An out-of-control drone operated by a tourist crashed onto the roof of Rome’s historic Palazzo Venezia on April 23, in Italy’s third such drone-related incident this month.
At around 7 p.m. on Saturday evening, a 39-year-old Argentine male lost control of his drone while he was in the central Piazza Venezia, a short distance from the Campidoglio and the Roman Forum, the Carabinieri police confirmed to CNN.
The 15th-century palazzo is where the dictator Benito Mussolini delivered some of his notable speeches.
The man “was probably unaware of the ban on drone overflight” that is in force over the skies of the whole city of Rome and the Vatican, captain Matteo Alborghetti of the Carabinieri said.
“Fortunately, there were no repercussions, no one was hurt, and the roof of Palazzo Venezia was not damaged,” he added. The drone has been seized and the tourist risks criminal prosecution.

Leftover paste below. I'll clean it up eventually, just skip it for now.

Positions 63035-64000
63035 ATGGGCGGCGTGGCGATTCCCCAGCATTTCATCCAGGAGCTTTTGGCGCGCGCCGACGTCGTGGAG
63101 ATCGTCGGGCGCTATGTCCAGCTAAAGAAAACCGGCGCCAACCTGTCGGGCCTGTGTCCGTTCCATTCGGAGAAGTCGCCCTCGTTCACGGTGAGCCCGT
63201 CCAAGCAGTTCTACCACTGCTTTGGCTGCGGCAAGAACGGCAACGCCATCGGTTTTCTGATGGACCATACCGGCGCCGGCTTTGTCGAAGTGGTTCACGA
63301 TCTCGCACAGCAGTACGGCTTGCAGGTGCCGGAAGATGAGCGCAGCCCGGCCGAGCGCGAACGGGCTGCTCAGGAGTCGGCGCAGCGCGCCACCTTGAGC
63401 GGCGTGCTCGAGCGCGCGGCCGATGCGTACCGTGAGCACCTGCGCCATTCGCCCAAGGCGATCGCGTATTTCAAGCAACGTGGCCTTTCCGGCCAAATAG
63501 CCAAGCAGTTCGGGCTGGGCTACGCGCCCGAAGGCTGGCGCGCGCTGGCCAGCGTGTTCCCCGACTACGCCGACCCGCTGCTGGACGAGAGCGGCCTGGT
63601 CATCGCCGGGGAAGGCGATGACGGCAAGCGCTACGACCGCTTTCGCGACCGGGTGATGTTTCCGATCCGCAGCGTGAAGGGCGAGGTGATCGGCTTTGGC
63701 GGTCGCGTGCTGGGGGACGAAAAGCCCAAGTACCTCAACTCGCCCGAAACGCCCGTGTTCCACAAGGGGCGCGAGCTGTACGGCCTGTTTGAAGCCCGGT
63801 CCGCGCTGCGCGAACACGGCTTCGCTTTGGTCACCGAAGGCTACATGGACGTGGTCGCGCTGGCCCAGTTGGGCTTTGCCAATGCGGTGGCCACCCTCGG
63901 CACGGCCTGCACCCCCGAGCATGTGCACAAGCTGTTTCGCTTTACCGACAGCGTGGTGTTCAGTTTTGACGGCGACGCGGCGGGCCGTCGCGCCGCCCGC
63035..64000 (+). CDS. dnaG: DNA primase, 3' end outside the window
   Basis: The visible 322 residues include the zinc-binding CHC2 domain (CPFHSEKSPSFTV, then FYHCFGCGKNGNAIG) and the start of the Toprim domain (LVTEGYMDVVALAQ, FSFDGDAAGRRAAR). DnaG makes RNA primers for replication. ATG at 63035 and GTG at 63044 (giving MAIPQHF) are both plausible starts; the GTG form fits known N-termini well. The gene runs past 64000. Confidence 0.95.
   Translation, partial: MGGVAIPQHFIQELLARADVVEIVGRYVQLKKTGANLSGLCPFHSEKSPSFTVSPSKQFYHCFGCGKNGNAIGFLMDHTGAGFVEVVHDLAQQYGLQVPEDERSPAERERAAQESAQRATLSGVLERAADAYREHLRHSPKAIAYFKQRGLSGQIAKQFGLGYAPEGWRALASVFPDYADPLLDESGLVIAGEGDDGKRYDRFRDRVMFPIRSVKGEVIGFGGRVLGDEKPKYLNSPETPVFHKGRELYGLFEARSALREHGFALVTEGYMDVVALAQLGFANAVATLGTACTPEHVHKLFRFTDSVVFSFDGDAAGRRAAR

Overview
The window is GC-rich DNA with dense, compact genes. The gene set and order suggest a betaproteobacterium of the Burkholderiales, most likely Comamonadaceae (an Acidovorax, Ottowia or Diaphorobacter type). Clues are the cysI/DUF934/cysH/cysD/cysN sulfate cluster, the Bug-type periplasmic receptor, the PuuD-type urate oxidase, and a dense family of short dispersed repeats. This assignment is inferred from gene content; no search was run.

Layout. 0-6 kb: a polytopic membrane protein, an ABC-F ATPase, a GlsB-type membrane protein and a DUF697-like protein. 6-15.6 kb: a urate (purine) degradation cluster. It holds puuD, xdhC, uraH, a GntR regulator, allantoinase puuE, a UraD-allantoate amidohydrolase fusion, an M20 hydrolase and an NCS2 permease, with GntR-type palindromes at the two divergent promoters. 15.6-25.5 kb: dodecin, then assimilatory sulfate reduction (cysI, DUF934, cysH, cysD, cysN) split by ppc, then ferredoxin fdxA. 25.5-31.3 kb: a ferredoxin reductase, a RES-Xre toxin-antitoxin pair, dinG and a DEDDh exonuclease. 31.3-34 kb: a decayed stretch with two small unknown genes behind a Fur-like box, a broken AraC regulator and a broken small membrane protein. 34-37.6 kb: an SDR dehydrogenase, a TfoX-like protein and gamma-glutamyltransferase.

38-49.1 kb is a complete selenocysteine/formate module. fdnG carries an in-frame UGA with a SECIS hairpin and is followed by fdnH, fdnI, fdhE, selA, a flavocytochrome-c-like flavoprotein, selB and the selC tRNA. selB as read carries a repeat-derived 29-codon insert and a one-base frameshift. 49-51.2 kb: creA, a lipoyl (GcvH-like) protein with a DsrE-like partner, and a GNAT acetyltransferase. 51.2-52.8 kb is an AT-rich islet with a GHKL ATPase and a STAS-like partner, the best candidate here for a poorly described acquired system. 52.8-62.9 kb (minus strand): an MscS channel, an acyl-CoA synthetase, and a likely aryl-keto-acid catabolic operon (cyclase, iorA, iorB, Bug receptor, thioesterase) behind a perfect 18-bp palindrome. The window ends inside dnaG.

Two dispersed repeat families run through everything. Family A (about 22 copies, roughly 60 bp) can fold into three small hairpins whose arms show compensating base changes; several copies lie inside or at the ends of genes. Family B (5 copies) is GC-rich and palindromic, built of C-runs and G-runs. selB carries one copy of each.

Similar incidents with drones left free to fly over Italian monuments and squares are increasingly frequent and the one in Rome was not even the most recent.
In Pisa on Monday afternoon a 32-year-old Romanian tourist was stopped while he was flying his drone over the Piazza dei Miracoli, near the famous leaning tower, a statement from the Pisa Police Headquarters says.
“He wanted to take more evocative images of the Tower” Virgilio Russo of the police headquarters told CNN.
In Italy, Russo explains, the regulations for flying drones are more restrictive than in some other countries. To fly a drone in an urban or otherwise crowded area, you need a special license provided by the civil aviation authority, Enac, as well as authorization from the prefecture and the police.
Just a few days ago on April 18, also in Pisa, two Mexicans aged 18 and 26 risked ruining the medieval tower when their drone hit it, fortunately without causing any major damage, the Police told CNN.
CNN’s Maureen O’Hare contributed to this report.